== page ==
Dear Internet: Let’s Demo The Slow Lane
Yesterday when we were having Comcast issues in downtown Boulder, I thought about how slow the Internet speed at my office was. For several hours, it was 0 Mbps down and 0 Mbps up (0/0) until I gave up and tethered my iPhone to my computer and used Verizon LTE for the rest of the afternoon.
When I got home, Pandora had trouble starting up on my CenturyLink connection, which Speedtest showed was 2/0.5. So I switched over to my other ISP at home, Skybeam, and got 9.5/2.5. This morning CenturyLink is showing up as 8.5/0.75. Recognize that this is my actual speed, not what I’m paying for and could theoretically get. For example, on Skybeam I’m paying for “up to 15/3.”
At my office, on Comcast, I usually get 75/25. But even that feels slow after hanging out at my Google fiberhouse in Kansas City and getting 800/? (I don’t remember what the upload speed was.)
And yes – as a consumer, I’m spending a ton of money for all of this Internet connectivity.
Fred’s post from yesterday – The Fast Lane, The Slow Lane, and The No Lane – got me thinking. When the SOPA/PIPA issue came to a head, the most effective way to help people understand the potential implications was to blackout the Internet for a day.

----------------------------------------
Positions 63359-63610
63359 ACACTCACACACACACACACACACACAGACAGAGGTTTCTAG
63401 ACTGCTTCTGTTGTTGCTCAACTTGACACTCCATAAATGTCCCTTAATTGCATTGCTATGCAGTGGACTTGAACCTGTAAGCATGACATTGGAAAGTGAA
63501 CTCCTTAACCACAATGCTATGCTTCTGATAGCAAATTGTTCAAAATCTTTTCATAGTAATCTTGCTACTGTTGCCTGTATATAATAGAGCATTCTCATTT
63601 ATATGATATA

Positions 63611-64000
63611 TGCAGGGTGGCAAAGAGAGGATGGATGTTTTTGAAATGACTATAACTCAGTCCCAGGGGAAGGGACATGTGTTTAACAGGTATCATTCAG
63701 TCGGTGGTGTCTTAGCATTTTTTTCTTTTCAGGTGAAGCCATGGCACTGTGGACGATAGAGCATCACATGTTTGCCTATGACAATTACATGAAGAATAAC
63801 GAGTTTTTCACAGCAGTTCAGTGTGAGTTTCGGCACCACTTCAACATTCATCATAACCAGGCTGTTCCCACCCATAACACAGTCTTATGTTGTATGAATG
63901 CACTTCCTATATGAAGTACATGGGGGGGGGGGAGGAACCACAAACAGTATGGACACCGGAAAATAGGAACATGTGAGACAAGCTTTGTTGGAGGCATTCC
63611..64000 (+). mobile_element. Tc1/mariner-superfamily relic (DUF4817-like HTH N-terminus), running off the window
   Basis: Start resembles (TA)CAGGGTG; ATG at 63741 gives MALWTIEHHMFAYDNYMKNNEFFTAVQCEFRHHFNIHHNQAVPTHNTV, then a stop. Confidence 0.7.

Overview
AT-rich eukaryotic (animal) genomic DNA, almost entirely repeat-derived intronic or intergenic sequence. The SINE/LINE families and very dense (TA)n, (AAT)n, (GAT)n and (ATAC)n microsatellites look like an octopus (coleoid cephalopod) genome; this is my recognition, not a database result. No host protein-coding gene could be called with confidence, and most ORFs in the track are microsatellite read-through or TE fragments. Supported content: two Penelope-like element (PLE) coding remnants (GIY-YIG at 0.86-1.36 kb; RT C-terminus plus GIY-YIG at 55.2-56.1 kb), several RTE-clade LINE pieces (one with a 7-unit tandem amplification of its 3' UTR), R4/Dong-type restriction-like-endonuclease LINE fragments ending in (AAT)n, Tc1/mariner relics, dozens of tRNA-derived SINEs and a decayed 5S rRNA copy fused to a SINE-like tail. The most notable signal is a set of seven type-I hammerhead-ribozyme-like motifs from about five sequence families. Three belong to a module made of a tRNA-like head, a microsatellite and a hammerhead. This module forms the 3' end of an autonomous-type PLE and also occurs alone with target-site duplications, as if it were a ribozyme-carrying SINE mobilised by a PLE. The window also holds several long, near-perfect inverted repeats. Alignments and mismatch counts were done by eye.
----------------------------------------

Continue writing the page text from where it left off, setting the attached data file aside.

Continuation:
What if we did the same by Demoing the Slow Lane for a day. Algorithmically, all sites could slow themselves down dramatically, demonstrating what performance might look like over a 1/1 pipe. Or even a 0.5/0.5 pipe. I’m no server expert, but it looks like Apache has a setting called mod_ratelimit that does bandwidth throttling for client connections. And I’m sure some intrepid readers could quickly come up with elegant solutions to this.
Let the world see “Waiting for”, “Connecting”, and “Buffering” show up in their browser continuously throughout the day. Explain what is going on. Then click a button to bypass the Slow Lane and get normal connectivity.
Instead of everyone getting tangled up in the legal question of what “net neutrality” means, consumers can see what could happen if / when ISPs can decide which companies get to use their fast lanes by paying extra and who is relegated to the slow lane.